Sweet marinated meat, skewered and char-grilled for that irresistible, flame-kissed, smoky flavor.
Indonesian Chicken and Pork Satay
If you recall I have had many wonderful eating experiences stemming from that International Dorm in Hawaii (Niku-Jaga, Chicken Pho, Thai Son-in-Law Eggs, Indonesian-inspired Sauteed Shrimp). But for this particular recipe, my memories are not based in the dorm. Yes, the Indonesian friends who made them were from that dorm but we had taken the satay and hibachi (portable grill) and had gone to cook them at the park by the beach. Hawaii does that to you—it makes you want to go out to the beach as often as you can!
So imagine with me, if you can, the cool tradewind breezes, and in the background, the sound of Hawaiian music playing on somebody’s boombox, the blue ocean beckoning a slight distance away, the wide, expansive park next to the beach and us sitting under a shady tree with our hibachi going. Now that you have that setting in your mind, imagine any food not tasting just wonderful. But this was satay, it wasn’t just any food, it was GOOD food.
Kek Lapis Sarawak – Sarawak Layer Cakes
Want to know what goes into making such beautiful cakes? So did we!
Getting to Know You
Kek Lapis, or Layer Cake, is originally from our neighboring country of Indonesia. It is made of many, millimeter-thin layers of cake, baked one layer at a time to emphasize the layers. The recipe usually calls for butter, eggs, sugar, flour, and other coloring or flavoring ingredients, but no leavening agents. It’s more like a pound cake than the light layer cakes that we have baked in the House of Annie’s own oven.
About 20 years ago, Sarawakians took kek lapis to the next level by incorporating vibrant colors and different flavors than the original Indonesian recipe. They went even further by crafting intricate designs into the middle of the cakes. These beautiful designs are what makes Sarawak Layer Cakes so unique. The cakes are served on special occasions like birthdays, weddings, or cultural celebrations such as Aidilfitri, Christmas, and Chinese New Year.
While I was living in a graduate international dorm in Hawaii, I got to taste a lot of different Asian and Pacific cuisines. This dish is inspired by my Indonesian friends, Nina and Jo, who prepared it one evening and invited me to join them for dinner. I did not get a recipe but do remember that I loved the flavors. I also remember that funnily enough, they called this dish their "Westernized" version of sauteed shrimp (because of the Worchestershire Sauce). If you know what it’s called and have the real recipe, please do share with me.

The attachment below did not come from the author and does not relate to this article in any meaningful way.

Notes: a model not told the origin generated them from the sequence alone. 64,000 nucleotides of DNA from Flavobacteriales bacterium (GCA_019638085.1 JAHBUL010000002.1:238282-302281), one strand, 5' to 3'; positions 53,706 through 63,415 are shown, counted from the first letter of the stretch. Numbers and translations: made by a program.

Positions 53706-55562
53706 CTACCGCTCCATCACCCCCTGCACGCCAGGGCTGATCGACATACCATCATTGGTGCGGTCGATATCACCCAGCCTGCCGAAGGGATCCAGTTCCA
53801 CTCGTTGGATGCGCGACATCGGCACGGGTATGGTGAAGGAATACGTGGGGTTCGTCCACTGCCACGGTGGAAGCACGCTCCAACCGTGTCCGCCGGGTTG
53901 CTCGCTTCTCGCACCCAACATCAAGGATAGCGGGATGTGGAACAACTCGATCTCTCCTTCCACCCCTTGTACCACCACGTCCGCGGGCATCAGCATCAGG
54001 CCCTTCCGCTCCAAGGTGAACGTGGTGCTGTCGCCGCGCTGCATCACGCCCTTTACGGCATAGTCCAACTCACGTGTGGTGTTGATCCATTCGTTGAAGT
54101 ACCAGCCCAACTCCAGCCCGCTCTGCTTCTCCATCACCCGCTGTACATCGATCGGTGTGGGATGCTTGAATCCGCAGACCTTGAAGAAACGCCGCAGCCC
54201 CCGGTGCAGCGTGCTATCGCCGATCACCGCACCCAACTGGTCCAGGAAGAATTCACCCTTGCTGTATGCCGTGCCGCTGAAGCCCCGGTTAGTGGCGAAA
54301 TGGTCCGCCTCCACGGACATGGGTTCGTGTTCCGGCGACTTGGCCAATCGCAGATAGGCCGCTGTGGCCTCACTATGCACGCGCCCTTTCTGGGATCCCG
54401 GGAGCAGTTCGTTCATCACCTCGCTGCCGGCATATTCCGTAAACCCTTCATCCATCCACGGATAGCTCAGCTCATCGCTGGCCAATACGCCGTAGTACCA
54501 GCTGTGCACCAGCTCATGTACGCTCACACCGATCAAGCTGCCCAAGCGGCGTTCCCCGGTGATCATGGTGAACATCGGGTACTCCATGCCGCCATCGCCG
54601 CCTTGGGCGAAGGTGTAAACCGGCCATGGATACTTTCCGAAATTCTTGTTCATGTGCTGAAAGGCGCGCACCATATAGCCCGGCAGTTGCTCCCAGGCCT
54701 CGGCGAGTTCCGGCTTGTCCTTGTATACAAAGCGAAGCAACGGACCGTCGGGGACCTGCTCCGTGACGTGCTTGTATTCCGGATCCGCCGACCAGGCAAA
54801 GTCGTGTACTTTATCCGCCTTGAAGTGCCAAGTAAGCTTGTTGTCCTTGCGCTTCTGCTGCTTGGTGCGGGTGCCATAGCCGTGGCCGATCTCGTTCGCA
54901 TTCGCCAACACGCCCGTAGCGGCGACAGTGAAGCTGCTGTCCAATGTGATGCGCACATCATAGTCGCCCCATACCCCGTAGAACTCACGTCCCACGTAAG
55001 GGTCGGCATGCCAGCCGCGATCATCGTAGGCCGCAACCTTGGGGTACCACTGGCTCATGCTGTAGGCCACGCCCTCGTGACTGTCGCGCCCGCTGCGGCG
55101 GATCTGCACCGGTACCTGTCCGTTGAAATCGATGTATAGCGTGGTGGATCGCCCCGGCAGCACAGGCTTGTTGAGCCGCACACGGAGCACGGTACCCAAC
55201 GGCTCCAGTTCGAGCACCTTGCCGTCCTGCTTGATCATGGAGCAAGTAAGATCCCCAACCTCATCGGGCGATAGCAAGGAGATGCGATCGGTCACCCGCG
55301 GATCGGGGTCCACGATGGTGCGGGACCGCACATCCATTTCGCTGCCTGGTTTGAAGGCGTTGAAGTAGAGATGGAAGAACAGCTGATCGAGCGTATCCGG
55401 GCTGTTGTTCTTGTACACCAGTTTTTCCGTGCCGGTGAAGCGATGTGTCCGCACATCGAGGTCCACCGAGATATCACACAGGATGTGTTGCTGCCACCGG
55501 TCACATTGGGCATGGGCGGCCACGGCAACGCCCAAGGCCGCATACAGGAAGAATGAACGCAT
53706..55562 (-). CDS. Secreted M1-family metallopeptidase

In the meantime, I tried to recreate this dish from my memory of it (which is pretty faulty and it was over 10 years ago). I remember distinctly that it had a sweet and tangy flavor from the "W" sauce and there was garlic and green onions in it.
When fresh fish and Southeast Asian spices meet, the results are outstanding!
Ikan Pepes: Indonesian Spiced Fish
When I first visited Malaysia, one of the many dishes that stuck out in my mind was Ikan Bakar – a fresh skate wing that was marinated in a spice paste, wrapped in a banana leaf and grilled. The sweet and spicy chili paste, coupled with the smokiness of the singed banana leaf, permeated the tender flesh of the skate. Everytime we go back, I look forward to having this dish.
Here in the Bay Area, we were introduced to Bay Leaf Indonesian Restaurant in Sunnyvale. They have a dish similar to the grilled skate wing called ikan pepes. Ikan simply means “fish”. Pepes is the type of cooking process used: wrap in banana leaf, steam until cooked through, then finish off on the grill. Ever since having ikan pepes at Bay Leaf, I’ve been meaning to do this dish at home.